Fukushima nuclear disaster evacuees promised 2017 return but ‘ineffective’ clear-up may take 200 years
In an abandoned village where 15,839 people used to live, an unnerving silence prevails.
The families have gone, their cars have been left to rust, and house roof tiles lie shattered on the pavement.
Something terrible has taken place.
Even though the power lines are still down above the deserted streets, a newly installed LED screen over the main road flashes up numbers: 3.741, 3.688, 3.551.
They are radioactivity readings measured in microsieverts per hour, taken from Geiger counters in the ground below.
The normal safe level of background radiation in the air for humans to live in is 0.2 microsieverts. Here in Tomioka, in the shadow of the stricken Fukushima nuclear power plant, radiation is 19 times that.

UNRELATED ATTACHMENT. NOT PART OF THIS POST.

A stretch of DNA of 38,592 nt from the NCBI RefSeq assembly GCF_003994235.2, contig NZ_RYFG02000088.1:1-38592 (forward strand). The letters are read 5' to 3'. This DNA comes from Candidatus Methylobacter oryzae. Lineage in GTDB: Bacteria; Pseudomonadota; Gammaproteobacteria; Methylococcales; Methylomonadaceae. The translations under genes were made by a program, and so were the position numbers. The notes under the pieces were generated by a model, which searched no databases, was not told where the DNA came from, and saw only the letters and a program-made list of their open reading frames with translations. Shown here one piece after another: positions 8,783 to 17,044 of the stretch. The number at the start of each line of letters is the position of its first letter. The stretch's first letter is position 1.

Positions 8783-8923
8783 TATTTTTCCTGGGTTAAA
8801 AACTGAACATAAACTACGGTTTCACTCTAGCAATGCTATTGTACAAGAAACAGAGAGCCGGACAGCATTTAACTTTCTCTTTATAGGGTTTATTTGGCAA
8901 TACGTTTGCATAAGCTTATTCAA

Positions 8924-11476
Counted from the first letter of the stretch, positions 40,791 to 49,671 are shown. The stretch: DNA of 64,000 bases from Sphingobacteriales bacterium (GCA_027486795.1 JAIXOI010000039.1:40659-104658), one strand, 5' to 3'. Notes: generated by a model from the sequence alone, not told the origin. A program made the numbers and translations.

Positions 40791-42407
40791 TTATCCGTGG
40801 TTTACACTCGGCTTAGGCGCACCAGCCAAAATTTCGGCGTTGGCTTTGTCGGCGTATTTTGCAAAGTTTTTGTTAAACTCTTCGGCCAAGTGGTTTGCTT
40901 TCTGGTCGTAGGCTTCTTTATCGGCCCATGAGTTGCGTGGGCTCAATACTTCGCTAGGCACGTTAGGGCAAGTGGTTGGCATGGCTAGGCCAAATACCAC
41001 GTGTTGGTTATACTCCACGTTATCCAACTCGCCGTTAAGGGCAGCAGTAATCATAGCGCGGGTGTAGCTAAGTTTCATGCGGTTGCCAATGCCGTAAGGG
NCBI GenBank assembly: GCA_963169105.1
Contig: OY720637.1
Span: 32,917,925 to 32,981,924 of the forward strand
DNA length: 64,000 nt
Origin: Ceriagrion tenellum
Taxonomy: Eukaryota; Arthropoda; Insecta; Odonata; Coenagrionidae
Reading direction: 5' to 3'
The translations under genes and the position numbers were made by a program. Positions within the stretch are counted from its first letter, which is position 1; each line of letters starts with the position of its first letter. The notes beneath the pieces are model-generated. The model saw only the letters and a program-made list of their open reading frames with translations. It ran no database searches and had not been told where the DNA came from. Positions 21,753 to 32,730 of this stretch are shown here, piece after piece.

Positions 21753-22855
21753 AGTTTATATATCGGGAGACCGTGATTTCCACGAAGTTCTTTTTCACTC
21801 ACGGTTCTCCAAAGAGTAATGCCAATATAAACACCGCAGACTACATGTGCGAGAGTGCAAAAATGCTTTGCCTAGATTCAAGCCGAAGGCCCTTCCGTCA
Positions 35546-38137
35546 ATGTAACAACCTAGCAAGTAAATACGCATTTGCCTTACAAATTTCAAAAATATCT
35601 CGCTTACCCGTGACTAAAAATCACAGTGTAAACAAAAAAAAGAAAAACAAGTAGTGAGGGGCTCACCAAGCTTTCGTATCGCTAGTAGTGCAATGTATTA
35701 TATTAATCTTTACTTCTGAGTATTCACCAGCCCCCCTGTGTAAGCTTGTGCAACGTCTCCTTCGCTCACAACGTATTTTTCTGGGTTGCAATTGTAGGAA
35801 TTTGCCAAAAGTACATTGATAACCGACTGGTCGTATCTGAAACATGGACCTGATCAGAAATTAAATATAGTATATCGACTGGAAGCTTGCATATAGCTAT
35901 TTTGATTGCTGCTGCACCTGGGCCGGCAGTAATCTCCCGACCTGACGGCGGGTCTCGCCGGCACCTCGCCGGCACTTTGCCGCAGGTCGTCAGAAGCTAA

Recent photographs purporting to show mutant daisies near the plant went viral on Twitter. No wonder people are not coming back.
In March 2011, the largest nuclear disaster since Chernobyl left the world fearing the extent of the fallout.
Japan’s 43 other reactors were shut down after the meltdown and remained dormant until earlier this month, when Japan restarted its nuclear power programme by turning on a reactor at its Sendai plant in northwest Japan.
But just last week, London-based radioactivity expert Dr Ian Fairlie claimed that while 2,000 people have already died from the effects of evacuation and suicide, another 5,000 could develop cancer after exposure to radiation.
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